The Navajo People

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The Navajo People

  1. 1. By: Rebecca Nixon Comp in Ed: Section 16 Quit
  2. 2. <ul><li>Introduction </li></ul><ul><li>Homes </li></ul><ul><li>Food </li></ul><ul><li>Medicine </li></ul><ul><li>Clothing </li></ul><ul><li>Sand Painting </li></ul><ul><li>Language </li></ul><ul><li>Life today </li></ul><ul><li>About the Author </li></ul><ul><li>Resources </li></ul><ul><li>Concept Map </li></ul>Quit
  3. 3. <ul><li>The Navajo people are the second largest Native American tribe in the United States. </li></ul><ul><li>There are about 290,000 Navajos. </li></ul><ul><li>In their language, they call themselves “Diné,” which means “the people.” </li></ul><ul><li>The flag of the Navajo Nation. </li></ul>Quit
  4. 4. <ul><li>The traditional Navajo home is called a Hogan. </li></ul><ul><li>It is round or cone shaped. </li></ul><ul><li>A Hogan is made out of logs covered in clay or dirt to protect the people from bad weather. </li></ul><ul><li>The door is always facing east to greet the sunrise and receive blessings from their gods. </li></ul>Quit
  5. 5. <ul><li>The Navajo people grew or hunted most of their food. </li></ul><ul><li>They hunted buffalo and deer. </li></ul><ul><li>Corn was a very important food to them and they ate it fresh, ground, and dried. </li></ul><ul><li>They also grew squash, beans </li></ul><ul><li>and melons. </li></ul>Quit
  6. 6. <ul><li>In a Navajo tribe men went hunting and fishing and the also made jewelry. They would also led the tribe as chiefs. </li></ul><ul><li>Women took care of the children, grew the crops, and cooked. They also wove rugs. </li></ul><ul><li>Children liked to hunt, fish, ride </li></ul><ul><li>horses and run races. </li></ul>Quit
  7. 7. <ul><li>Many items of clothing were made from hand woven wool blankets. These could be skirts, dresses and shawls. </li></ul><ul><li>Both men and women wore silver jewelry. </li></ul><ul><li>They also wore leather moccasins on their feet. </li></ul>Quit
  8. 8. <ul><li>The doctors in traditional Navajo villages were called medicine men or women. </li></ul><ul><li>The used many natural healers such as herbs and plants to cure illnesses. </li></ul><ul><li>Their religion also played a part in healing ceremonies. </li></ul><ul><li>The Navajo tea plant is still used today in herbal medicine. </li></ul>Quit
  9. 9. <ul><li>In the Navajo culture, sand painting is used in many different ceremonies. </li></ul><ul><li>Click here to see a video describing Sand Painting. </li></ul>Quit
  10. 10. <ul><li>The Navajo language is the most widely spoken Native American language with over 100,000 speakers. </li></ul><ul><li>The Army used it has a code language during World War 2 because it is very difficult to decipher. </li></ul><ul><li>The Native Americans who translated their language during this war are called Code Talkers. </li></ul><ul><li>Click here to hear the Navajo language! </li></ul>Quit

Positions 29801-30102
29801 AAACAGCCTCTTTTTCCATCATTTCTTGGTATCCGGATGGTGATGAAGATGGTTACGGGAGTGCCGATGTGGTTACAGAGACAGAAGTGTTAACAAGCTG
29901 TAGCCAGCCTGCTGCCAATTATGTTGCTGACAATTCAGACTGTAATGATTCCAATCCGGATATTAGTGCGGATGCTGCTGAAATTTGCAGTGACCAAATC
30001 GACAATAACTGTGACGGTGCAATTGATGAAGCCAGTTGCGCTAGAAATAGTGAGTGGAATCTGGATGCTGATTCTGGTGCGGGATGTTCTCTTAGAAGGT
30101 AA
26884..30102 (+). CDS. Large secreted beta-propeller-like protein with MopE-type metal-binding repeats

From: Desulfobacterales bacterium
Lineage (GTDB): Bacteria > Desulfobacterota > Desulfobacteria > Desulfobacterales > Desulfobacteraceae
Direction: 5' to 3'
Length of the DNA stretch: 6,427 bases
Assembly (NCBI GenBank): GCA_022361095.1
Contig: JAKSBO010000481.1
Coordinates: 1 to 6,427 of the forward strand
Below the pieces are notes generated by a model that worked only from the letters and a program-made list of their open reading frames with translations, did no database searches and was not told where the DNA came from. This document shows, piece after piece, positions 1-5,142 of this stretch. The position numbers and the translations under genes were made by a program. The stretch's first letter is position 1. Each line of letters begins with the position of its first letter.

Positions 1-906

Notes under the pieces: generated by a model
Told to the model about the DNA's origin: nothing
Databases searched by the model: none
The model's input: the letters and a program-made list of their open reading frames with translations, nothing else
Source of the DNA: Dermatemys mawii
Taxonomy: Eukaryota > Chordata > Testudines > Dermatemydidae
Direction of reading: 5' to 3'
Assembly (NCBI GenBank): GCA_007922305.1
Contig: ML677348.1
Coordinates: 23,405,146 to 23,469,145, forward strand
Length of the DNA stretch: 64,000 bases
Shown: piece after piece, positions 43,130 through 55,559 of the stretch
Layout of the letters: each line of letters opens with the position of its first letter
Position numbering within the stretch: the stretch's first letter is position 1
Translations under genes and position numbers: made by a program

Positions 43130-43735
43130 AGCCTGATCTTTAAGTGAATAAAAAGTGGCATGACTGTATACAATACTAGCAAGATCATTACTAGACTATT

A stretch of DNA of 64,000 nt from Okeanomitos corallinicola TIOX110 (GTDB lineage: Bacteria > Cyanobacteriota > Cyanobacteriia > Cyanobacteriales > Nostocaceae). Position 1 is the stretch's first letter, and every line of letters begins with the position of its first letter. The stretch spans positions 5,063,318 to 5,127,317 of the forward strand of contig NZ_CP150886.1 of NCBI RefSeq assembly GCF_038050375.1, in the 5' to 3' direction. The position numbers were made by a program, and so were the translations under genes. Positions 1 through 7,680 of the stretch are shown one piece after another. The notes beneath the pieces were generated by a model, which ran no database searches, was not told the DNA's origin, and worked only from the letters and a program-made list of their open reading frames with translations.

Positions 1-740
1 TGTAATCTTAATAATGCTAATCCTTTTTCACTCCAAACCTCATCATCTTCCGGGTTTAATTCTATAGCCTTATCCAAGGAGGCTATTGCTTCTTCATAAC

11. 11. <ul><li>Today the Navajo reservation is 17.5 million acre on the borders of Utah, New Mexico, Colorado and Arizona. </li></ul><ul><li>Some Navajo Indians live there but many live outside the reservation. </li></ul><ul><li>While some Navajo Indian speak the Navajo language, almost all of them speak English. </li></ul><ul><li>Navajo Indians today </li></ul>Quit
  12. 12. <ul><li>My name is Rebecca Nixon and I am a sophomore at Grand Valley State University majoring in English for Elementary Education. I love learning about other cultures and had the opportunity to work in at a Navajo Reservation in New Mexico. That experience served to increase my interest in the dynamic Navajo culture. Someday, I hope to teach overseas to learn more about other cultures. </li></ul><ul><li>Feel free to contact me at </li></ul><ul><li>[email_address] </li></ul>Quit
  13. 13. <ul><li>Information from the following websites: </li></ul><ul><li>http://en.wikipedia.org/wiki/Navajo_nation </li></ul><ul><li>http://en.wikipedia.org/wiki/Hogan </li></ul><ul><li>http://www.kidinfo.com/American_History/Native_Americans.html </li></ul><ul><li>http://www.bigorrin.org/navajo_kids.htm </li></ul><ul><li>Photos from the following websites (in order of appearance): </li></ul><ul><li>www.mrnussbaum.com/navajoflag.gif </li></ul><ul><li>http://en.wikipedia.org/wiki/Hogan </li></ul><ul><li>http://www.askart.com/AskART/assets/member/840/84077/127927_34473_NavajoFamily_thumb.jpg </li></ul><ul><li>http://paulbuckley14059.files.wordpress.com/2007/09/corn.jpg </li></ul><ul><li>http://images.encarta.msn.com/xrefmedia/sharemed/targets/images/pho/00080/000802b8.jpg </li></ul><ul><li>http://www.keepbanderabeautiful.org/bearspringsblossom/navaj50.jpg </li></ul><ul><li>http://www.8thfire.net/images/navajo_SandPainting.jpg </li></ul><ul><li>http://www.historycooperative.org/journals/jah/92.4/images/rosier_fig02b.jpg </li></ul><ul><li>http://www.firstpeople.us/pictures/art/1024x768_Pictures/Navajo_Indians_Shiprock_New_Mexico-1024x768.jpg </li></ul><ul><li>Videos from </li></ul><ul><li>http://www.youtube.com/watch?v=NrKQ_5j27Us&feature=related </li></ul><ul><li>http://www.youtube.com/watch?v=v3D2JJrX4-U&feature=related </li></ul>Quit
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